Mexican tomato exporters are conducting unfair trade practices and dumping tomatoes into the U.S. market, despite the 2019 Tomato Suspension Agreement. This is forcing American tomato farmers out of business and destroying the domestic tomato industry. U.S....
U.S. Senator Marco Rubio’s (R-FL) office will host in-person and virtual Mobile Office Hours next week to assist constituents with federal casework issues in their respective local communities. These office hours offer constituents who do not live close to one of...
El senador estadounidense Marco Rubio (R-FL) habló con Nio Encendio de Maxima 92.5 de Tampa Bay, sobre cómo la inflación ha impactado a las familias, sobre las olas de migración ilegal, sobre el juicio político de Biden vs. el de Trump, sobre el canje de prisioneros...
This year alone, U.S. Customs and Border Protection (CBP) has encountered an estimated 40,000 Chinese nationals along the U.S. northern and southern border. The Biden Administration has left the border wide open, allowing potential spies from the Chinese Communist...
Gotion, Inc., a Chinese company and U.S. subsidiary of Guoxuan High-Tech, announced a lithium battery plant in Illinois that is expected to open next year. This CCP-tied battery company is expected to benefit from green-energy tax breaks under the Democrats’ Inflation...
U.S. Senator Marco Rubio (R-FL) joined National Public Radio’s All Things Considered to discuss his plan to expand the child tax credit for working families. See below for the full transcript and listen to the edited interview here. On the connection between the child...
Rubio: Building a National American Conservatism
Building a National American Conservatism
By U.S. Senator Marco Rubio
April 23, 2018
The American cause faces existential challenges. It requires a conservative movement dedicated to one-nation principles to overcome them.
It seems like just yesterday that I undertook my first campaign for public office. I knocked on virtually every door in the small city of West Miami in my bid to be elected to its city commission. It was during that campaign, on the front porches and in the living rooms of the families I would ultimately represent, that I came to fully understand where I came from.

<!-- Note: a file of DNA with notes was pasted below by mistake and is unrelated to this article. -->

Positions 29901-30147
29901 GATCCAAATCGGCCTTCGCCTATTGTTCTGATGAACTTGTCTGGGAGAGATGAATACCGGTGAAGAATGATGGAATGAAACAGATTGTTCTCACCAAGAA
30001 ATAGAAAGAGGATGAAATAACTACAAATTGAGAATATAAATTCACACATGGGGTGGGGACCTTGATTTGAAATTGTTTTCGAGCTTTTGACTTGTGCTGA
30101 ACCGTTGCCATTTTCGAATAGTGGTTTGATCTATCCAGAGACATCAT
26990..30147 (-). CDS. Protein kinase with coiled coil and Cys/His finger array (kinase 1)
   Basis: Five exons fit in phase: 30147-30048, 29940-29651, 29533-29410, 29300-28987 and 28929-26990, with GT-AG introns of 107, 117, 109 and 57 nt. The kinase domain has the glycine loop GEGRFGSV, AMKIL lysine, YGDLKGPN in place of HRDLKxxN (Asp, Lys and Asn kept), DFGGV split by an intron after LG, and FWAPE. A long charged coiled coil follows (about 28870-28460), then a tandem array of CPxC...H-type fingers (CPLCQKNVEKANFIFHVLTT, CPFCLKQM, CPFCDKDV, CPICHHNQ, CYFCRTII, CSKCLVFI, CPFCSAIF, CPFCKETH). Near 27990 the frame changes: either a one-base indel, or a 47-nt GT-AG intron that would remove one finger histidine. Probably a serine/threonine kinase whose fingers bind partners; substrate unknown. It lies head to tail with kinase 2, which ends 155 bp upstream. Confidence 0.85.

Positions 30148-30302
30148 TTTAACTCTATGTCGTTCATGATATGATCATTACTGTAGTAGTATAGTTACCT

Almost two decades after that first campaign in one of the smallest cities in Florida, I had the opportunity to run for president of the United States. Just as I did back in my first campaign, I learned much about our people. I hope that by sharing these observations I can contribute to the cause of bringing all Americans together to confront some of the major challenges we face.
In that campaign, by day, I had town halls in cities throughout New Hampshire hollowed out by the new economy, and events in Iowa with Americans who esteemed the traditional values of hard work, family, faith, and community, but who felt that the people in charge of our country did not.
By night, I traveled to California, Chicago, Palm Beach, and New York to raise money at the homes of people who lived very different lives. They had benefited greatly from the new economy. But many of them did not respect the traditional values of the people I met in New Hampshire or Iowa.
Both the people whose votes I sought and whose funds I needed are good Americans. But only one of those two groups thought that it was represented by our government. And it was not the unemployed factory workers in New Hampshire or the truck drivers in Iowa.
Read the rest here.